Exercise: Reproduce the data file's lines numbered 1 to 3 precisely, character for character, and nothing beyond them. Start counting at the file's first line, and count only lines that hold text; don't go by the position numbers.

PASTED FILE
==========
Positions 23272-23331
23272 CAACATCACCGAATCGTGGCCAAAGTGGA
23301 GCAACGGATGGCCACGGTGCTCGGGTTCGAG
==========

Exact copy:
Positions 23272-23331
23272 CAACATCACCGAATCGTGGCCAAAGTGGA
23301 GCAACGGATGGCCACGGTGCTCGGGTTCGAG